42 Cleveden Road, Glasgow G12 0JW

0141 582 0060

Cleveden Secondary School


ASN Support




Below, are a range of resources that may be useful in supporting your child.


Autism Spectrum Disorder (ASD)

It's estimated that 1 in 100 people in Scotland are autistic.  Autism is a neurological difference which affects the way the brain receives and processes information.  It can affect how a person thinks and communicates and how they experience sensory stimuli.  Autism is not an illness!  Being autistic is part of who that person is.  It is not something that can be 'cured' or changed or can be 'grown out' of and, as such, it's essential that we try our best to learn more about Autism so we can be understanding and supportive.


You can find out more information on Autism (both what it is and what it's not) by clicking on the image below:



 By clicking on the images below, you will be able to access National Autism websites which will provide detailed information, resources and advice:

Attention Deficit Hyperactivity Disorder (ADHD)

According to NHS Reform (June 2023), Attention Deficit Hyperactivity Disorder(ADHD) is a a group of behavioural symptoms that include:

  • Difficulty concentrating and paying attention 
  • Hyperactivity
  • Impulsiveness


Symptoms of ADHD in children and teenagers are:


The main signs of inattentiveness are:

  • having a short attention span
  • being easily distracted
  • making careless mistakes
  • appearing forgetful
  • losing things
  • being unable to stick at tedious or time-consuming tasks
  • appearing to be unable to listen to or carry out instructions
  • constantly changing activity or task
  • having difficulty organising tasks


Hyperactivity & Impulsiveness

The main signs of hyperactivity and impulsiveness are:

  • being unable to sit still, especially in quiet surroundings
  • constantly fidgeting
  • being unable to concentrate on tasks
  • excessive physical movement
  • excessive talking
  • being unable to wait their turn
  • acting without thinking
  • interrupting conversations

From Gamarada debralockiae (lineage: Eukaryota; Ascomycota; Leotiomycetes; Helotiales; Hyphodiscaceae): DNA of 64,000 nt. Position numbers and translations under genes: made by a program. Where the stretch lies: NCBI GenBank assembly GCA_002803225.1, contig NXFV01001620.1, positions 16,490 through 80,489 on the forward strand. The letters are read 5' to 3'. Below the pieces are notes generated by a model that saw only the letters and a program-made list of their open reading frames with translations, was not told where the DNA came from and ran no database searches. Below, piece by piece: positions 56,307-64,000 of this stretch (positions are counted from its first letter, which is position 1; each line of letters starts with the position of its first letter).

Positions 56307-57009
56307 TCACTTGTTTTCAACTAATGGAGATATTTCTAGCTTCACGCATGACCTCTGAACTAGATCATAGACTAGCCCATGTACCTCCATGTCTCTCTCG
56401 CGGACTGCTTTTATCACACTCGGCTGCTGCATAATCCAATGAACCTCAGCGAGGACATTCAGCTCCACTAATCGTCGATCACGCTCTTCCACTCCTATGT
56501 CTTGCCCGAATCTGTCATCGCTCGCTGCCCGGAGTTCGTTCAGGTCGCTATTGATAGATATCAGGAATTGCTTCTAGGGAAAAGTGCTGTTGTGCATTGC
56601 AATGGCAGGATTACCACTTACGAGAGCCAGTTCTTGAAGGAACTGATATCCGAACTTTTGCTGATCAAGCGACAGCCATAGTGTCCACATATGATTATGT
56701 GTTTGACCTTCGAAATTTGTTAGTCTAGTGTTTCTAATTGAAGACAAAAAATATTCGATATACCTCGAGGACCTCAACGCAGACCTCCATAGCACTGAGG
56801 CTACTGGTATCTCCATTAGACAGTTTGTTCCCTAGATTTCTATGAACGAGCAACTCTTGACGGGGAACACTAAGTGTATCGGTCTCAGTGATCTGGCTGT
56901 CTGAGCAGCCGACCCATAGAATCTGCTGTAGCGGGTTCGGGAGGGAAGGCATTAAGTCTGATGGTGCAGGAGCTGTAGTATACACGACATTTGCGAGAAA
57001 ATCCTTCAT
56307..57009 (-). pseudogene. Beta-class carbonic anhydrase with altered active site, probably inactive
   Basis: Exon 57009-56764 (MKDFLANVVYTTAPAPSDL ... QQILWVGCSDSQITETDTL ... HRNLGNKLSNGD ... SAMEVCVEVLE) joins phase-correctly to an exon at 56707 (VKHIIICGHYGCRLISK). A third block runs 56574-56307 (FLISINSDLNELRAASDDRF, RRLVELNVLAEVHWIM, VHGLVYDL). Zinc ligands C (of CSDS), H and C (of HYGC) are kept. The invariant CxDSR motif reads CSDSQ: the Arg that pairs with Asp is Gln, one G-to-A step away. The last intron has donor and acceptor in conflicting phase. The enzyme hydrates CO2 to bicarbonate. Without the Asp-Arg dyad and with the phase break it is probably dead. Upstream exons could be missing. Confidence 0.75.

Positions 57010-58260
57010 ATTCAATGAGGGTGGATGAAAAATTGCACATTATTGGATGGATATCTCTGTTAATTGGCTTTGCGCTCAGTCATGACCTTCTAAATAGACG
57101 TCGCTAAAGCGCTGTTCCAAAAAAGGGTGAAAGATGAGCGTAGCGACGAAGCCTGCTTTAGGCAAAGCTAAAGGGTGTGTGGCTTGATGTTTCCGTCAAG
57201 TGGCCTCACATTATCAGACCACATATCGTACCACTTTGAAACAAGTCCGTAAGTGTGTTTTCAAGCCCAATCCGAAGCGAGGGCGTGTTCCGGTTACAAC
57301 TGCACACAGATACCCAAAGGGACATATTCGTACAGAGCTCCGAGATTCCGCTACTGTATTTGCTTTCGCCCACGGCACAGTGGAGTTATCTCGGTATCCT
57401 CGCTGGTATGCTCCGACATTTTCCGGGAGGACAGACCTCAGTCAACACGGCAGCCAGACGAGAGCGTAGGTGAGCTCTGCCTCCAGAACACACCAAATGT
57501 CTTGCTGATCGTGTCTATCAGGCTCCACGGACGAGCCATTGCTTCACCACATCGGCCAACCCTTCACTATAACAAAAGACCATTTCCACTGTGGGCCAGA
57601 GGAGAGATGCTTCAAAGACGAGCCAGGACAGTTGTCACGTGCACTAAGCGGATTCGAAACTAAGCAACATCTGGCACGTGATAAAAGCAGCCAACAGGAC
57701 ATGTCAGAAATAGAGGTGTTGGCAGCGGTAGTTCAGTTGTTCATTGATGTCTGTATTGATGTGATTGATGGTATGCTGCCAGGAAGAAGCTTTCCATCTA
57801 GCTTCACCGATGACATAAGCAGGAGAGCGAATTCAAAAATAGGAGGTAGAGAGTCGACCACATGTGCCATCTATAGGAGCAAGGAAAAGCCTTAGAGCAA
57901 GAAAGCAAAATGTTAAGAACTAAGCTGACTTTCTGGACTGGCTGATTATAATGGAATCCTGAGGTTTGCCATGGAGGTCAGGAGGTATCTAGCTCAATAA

• little or no sense of danger


By clicking on the images below, you'll be taken to National ADHD support organisation's websites:



Dyslexia is a common learning difficulty that mainly affects a person's skills involved in accurate and fluent word reading, writing and spelling. It's estimated up to 1 in every 10 people in the UK has some degree of dyslexia. Dyslexia is a lifelong problem that can present challenges on a daily basis but unlike a learning disability, intelligence isn't affected. Characteristic features of dyslexia are difficulties in phonological awareness, verbal memory and verbal processing speed.  If a diagnosis of dyslexia is made, support is available and strategies can be implemented to improve reading and writing skills. 


The signs of dyslexia can differ from person to person. Individuals with the dyslexia will have a unique pattern of reading/writing/spelling strengths and weaknesses.

Some of the most common signs of dyslexia are:

  • Confuse visually similar words such as cat and cot.
  • Spelling that is erratic - unpredictable and inconsistent.
  • Poor hand writing
  • Reading and writing can be slow.
  • Find it difficult to scan or skim text.
  • Need to re-read paragraphs to understand them.
  • Find it hard to listen and maintain focus.
  • Find it hard to concentrate if there are distractions.
  • Struggling to meet deadlines


GDSS is a Glasgow City Council service that supports all educational establishments in Glasgow.  The service supports schools, children and young people in a variety of ways. For those with an identification of dyslexia, GDSS provides in-depth diagnostic assessment to plan next steps in collaboration with the learner, parents and appropriate staff. There is also support at stages of transition.

By clicking on the images below, you'll be taken to National and local Dyslexia support organisation's websites:



Dyscalculia is a learning difficulty which a affects a person's ability to understand and process numbers and numeracy.  All people can occasionally struggle with maths and numeracy but for those who have dyscalculia, they will find number processing and manipulation far more challenging.

Some of the most common signs of dyscalculia are:

  • Difficulty in counting backwards.
  • Poor sense of numbers and estimation.
  • Difficulty in understanding place value, often putting numbers in the wrong column.
  • Poor understanding of mathematical signs and symbols.
  • Finds it hard to learn and understand reasoning methods and multi-step calculation procedures.
  • Slow to perform calculations.
  • Has difficulty applying numeracy in context.
  • Finds applying maths concepts to money challenging e.g calculating exact change.
  • Struggle to understand information on graphs and charts.
  • Has trouble measuring items.

By clicking on the images below (or any of the Dyslexia organisations), you'll be taken to National support organisation's websites: